Personal Transparency. “This project is so important to me; I don’t think I can help micromanaging it.” “I have no idea how to do this.” “I can’t get ‘Johnny’ on my team to do any real work.” “I am not cut out to look at spreadsheets all day.” “I have too much emotion about this decision.” “You may not know I have a deep personal curiosity about Big Data.” These are all real statements that people I work with have made. And they are a gift. They combine self-awareness with communication. I call this personal transparency. People who acknowledge their passion, strengths, limitations, blind spots are invaluable to me. I may not always be able to redirect the assignment they dread. I may not even want to, to develop them. But I am not flying blind. They’ve been forthcoming telling me they need extra help or motivation; or that they welcome a certain responsibility. They’ve shared accountability with me as a leader, appropriately. Organizations work better the more personal transparency there is.


How do you communicate these characteristics to your HR and senior management team?

Easy. I tell them to find me passionate, highly committed, eager-to-learn, transparent, self-aware empaths! In all seriousness, there is nobody who has perfected all five. We look for a balance. We look for people who are strong in a few, and not total train-wrecks in the others. I tend to conduct both the first and the last interview with senior hires to gauge their growth through the process.  Have they understood our goals and objectives better? Did they get and accept coaching along the way? Like me, our leadership needs to focus on delivering results. But that makes us no different from 99.5% of every other organization out there. With clients, there is no issue we cannot solve if we maintain a strong relationship. If we respect each other as humans, and value the ability to speak about things, good and bad, that happen, then we can solve any problem. I look for my leadership team to extend that as a core value of the organization. If we can do it with our clients, we can do it among ourselves.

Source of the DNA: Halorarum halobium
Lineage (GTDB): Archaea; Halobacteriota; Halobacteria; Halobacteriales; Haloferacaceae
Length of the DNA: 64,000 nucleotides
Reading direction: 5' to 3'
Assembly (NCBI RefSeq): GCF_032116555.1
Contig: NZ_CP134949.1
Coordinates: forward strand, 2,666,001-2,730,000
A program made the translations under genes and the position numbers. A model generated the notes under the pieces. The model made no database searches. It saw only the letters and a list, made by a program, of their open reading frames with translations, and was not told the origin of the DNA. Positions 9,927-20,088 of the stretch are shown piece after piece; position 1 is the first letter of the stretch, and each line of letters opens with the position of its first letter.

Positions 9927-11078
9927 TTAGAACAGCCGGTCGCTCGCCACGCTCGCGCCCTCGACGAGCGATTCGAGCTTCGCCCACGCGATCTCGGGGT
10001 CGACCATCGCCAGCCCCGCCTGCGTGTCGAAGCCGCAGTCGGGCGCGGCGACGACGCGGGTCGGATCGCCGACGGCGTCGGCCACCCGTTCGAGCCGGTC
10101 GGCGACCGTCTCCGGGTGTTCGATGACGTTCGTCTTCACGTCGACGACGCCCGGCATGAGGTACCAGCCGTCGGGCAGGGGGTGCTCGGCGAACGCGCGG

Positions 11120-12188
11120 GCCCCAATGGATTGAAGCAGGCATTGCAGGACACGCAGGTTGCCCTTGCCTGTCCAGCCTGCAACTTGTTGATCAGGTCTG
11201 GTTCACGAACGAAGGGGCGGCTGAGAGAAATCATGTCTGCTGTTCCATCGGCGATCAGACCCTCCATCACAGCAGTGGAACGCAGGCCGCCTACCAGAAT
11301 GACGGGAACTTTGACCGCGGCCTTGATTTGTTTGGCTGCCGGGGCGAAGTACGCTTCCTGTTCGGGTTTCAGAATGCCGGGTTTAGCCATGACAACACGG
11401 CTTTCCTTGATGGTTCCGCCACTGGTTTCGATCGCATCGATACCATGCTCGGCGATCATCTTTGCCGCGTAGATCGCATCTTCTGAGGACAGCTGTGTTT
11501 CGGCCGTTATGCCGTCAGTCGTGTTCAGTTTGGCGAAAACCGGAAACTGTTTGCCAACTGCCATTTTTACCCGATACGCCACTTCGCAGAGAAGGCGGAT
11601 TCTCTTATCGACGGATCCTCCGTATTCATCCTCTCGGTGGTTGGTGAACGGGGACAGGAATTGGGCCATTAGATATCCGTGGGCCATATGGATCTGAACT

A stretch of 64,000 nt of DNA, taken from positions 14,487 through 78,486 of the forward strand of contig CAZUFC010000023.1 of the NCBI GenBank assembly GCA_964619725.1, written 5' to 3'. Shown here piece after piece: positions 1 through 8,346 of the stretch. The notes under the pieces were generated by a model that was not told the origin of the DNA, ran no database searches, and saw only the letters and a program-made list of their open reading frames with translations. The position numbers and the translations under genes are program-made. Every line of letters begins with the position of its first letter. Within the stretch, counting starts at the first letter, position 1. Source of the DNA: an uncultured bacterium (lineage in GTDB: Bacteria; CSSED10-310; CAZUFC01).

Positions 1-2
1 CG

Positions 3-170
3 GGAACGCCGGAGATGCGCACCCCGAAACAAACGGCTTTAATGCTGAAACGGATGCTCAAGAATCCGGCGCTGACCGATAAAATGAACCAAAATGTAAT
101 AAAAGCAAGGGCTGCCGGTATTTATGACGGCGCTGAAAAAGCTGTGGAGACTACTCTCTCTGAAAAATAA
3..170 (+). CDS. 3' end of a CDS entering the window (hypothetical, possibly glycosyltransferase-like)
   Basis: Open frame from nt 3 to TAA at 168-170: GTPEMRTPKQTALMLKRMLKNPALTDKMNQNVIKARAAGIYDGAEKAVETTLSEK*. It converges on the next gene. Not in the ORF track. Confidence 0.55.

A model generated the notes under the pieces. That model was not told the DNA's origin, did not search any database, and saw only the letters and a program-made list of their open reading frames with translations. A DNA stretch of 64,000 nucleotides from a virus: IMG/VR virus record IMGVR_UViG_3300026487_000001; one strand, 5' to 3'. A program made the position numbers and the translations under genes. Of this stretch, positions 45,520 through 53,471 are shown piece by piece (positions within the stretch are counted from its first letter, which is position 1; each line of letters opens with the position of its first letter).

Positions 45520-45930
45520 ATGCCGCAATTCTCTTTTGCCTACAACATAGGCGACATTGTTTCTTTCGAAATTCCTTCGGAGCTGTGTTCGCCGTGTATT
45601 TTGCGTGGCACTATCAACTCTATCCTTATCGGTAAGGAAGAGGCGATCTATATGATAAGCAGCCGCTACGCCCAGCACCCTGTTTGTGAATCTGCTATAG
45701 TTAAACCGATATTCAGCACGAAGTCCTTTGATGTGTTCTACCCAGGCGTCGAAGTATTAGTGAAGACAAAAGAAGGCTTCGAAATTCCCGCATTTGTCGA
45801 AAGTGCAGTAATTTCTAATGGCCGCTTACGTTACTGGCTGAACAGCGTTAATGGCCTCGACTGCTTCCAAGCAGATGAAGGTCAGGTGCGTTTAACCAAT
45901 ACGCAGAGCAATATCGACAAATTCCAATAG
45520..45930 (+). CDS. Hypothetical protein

How do you handle challenges to the existing culture by talent you have brought in?

It depends on context. Am I leading a turnaround? Has the organization been struggling? Then I want to embrace challenges to culture. Are we operating a sophisticated, well-oiled machine? Then any challenges to culture should be carefully tested (remember, empathy!). In this case, you have the luxury of time, because the results are there. You can experiment safely. You don’t upset an apple cart that is traveling reliably at warp speed!

Culture isn’t something you ever stop working on, regardless of the path the company is on. In our industry, it is the most reliable differentiator—sometimes the only one! So, like any competitive advantage, you must keep it healthy, current, and visible!